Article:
I've been sick a lot recently, in part thanks to having small children. In any case, one thing I've been doing is revisiting Chess. I honestly am pretty clumsy at Chess but it's one of those things I always felt I should probably do. When I was younger most of my friends played stronger games than me, and it was hard to enjoy when you were getting beaten all the time. Now, thanks to Moore's law and clever programming, even the very very very top players are useless against a 4 core laptop computer runningĀ Stockfish.

So we can all agree now that it's no fun getting blasted out of the water every time, but also we can use computers to make things better and more interesting for humans, since that's what they're for right?

There are lots of proposals for randomized or alternative starting position Chess games. For example Chess 960 (Fischer random chess) is a variant with 960 possible starting positions. The idea is to avoid making Chess a game where a big advantage comes from memorizing opening moves in some opening database. I'm more or less for this in my play. I enjoy playing Chess well enough, but I have absolutely NO interest in poring over variation after variation in a big book of opening theory. I think some people like this stuff, so for them, they can of course continue to play regular chess.

On the other hand, for people like me, consider the following method of starting the game:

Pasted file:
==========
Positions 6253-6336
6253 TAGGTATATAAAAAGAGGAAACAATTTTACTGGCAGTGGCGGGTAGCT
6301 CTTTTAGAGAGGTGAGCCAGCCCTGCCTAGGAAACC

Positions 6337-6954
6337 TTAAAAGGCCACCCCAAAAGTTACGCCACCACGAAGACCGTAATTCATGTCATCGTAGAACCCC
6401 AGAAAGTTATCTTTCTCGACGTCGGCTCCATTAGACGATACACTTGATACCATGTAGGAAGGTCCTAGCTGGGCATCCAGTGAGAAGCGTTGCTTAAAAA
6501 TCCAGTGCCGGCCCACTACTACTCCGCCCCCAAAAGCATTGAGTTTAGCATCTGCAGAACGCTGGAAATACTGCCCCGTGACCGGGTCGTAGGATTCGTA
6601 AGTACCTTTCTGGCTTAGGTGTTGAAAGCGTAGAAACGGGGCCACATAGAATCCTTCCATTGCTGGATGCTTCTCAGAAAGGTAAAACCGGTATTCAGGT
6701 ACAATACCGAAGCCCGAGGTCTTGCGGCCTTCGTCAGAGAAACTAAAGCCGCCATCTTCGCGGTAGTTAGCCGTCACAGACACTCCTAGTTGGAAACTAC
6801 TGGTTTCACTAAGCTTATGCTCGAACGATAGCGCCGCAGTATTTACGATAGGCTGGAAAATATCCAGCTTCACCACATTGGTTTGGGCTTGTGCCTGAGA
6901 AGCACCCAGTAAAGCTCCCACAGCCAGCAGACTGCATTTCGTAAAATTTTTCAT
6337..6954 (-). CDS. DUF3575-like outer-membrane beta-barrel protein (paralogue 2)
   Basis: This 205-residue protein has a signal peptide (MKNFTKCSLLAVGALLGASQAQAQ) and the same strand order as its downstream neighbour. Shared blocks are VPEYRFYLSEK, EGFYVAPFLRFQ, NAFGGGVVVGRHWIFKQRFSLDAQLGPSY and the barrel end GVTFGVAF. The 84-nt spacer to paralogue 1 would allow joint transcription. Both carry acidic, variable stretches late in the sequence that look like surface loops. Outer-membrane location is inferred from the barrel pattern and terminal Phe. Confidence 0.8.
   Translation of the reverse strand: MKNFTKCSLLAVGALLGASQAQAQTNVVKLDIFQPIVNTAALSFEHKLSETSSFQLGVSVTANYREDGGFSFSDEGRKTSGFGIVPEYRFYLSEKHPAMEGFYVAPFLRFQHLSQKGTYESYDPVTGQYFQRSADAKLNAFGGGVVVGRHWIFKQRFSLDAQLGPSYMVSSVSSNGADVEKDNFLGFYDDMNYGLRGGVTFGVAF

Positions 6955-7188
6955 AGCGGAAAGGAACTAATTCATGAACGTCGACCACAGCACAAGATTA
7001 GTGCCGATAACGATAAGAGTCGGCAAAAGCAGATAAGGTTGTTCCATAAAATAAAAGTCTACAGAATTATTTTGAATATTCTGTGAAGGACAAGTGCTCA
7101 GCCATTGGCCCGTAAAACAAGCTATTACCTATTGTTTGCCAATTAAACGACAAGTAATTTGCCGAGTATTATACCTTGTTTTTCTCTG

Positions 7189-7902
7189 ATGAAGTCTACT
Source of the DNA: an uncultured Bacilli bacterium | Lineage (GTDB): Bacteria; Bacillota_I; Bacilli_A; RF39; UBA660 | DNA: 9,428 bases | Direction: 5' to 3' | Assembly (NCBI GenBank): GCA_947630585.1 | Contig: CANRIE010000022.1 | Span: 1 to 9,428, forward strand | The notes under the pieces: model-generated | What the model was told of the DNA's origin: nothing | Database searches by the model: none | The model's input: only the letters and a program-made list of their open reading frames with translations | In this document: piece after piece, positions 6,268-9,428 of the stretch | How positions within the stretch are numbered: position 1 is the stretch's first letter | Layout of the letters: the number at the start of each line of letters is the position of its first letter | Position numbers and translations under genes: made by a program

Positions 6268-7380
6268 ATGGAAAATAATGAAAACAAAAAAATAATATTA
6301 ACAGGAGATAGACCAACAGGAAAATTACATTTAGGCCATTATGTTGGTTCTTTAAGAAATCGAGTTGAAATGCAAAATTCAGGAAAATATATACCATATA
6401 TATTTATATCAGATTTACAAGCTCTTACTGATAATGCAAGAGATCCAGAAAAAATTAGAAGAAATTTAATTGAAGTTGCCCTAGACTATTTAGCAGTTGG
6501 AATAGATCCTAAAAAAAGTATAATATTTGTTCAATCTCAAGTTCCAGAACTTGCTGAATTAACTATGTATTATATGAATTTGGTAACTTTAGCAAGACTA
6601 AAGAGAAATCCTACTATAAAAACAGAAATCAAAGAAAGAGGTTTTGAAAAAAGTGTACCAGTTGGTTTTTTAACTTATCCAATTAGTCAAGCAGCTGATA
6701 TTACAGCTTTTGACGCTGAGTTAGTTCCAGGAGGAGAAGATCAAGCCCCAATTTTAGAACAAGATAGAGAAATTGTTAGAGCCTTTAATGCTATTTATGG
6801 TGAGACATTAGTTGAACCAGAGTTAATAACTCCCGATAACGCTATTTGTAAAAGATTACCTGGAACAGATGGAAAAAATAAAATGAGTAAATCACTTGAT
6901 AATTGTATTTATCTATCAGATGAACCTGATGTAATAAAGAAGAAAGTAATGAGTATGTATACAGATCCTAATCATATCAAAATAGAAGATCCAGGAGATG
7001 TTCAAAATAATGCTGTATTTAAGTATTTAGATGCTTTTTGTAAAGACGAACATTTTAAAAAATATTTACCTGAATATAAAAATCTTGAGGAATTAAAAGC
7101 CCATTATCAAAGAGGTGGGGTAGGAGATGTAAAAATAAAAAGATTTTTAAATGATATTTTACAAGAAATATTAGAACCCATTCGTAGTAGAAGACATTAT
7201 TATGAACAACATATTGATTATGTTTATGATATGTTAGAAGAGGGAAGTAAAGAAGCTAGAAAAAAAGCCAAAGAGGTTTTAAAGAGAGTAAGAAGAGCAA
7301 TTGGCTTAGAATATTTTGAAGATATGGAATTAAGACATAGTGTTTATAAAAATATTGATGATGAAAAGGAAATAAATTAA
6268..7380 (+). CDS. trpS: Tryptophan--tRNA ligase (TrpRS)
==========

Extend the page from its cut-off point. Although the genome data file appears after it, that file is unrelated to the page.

1. Set up the board in standard starting position.
2. Using a computer, play N random legal pairs of moves (turns). possibly with or without capture.
3. Using a chess program on the computer, find the "score" for this position.
4. Accept the position if the chess program decides that the score is within $\epsilon$ of $0.0$ (where positive is good for white, negative is good for black, this is standard output from chess engines), otherwise go to step 1.
5. Assign the color randomly to the human (or to one of the humans if you're not playing against a computer).
6. Start the game by allowing white to move.

Note, this variation also can be used to handicap games by accepting a starting position if it is within $\epsilon$ of some handicap value $h$, and then assigning the weaker player to the color who has the advantage. It's also possible to play $N$ random moves and then allow the computer to move $K$ moves until the score evens out properly if you can get support from the chess engine. Finally, it's also possible to search a large database of games for one in which after $N$ moves the position evaluates to within $\epsilon$ of the appropriate handicap value, rather than generating random moves.

I suspect $N=6$ to $N=10$ would be the appropriate number of moves to use.

Now, who will implement this in SCID or the like?

3 Responses leave one →
1. September 5, 2014

Unlike Chess 960, the number of reasonable opening positions is likely to be exponential in $N$ so with only 6 or so initial random moves, you'd probably have billions of possibilities.

Perhaps this variant should be called (Multivariate Chess Markov Chain Monte Carlo) That's MC-MCMC for you acronym buffs.

2. September 5, 2014

Another possibility, for efficiency, is to use weaker chess engines to help with the initial randomization. So for example you might do 2 rounds of pure random movements, and then run CuckooChess to choose one of the "Best" next pair of moves, then run 2 more rounds of random movements, another CuckooChess move, and then evaluate the position in Stockfish to decide whether to accept.

All this is reminiscent of the Markov Chain Monte Carlo literature on efficient sampling, the goal here is to sample from the "score=$0 \pm \epsilon$" region of a VERY high dimensional parameter space. If you generate PURE random moves, even if you disallow capture, you'll probably be unlikely to be in a "neutral" position.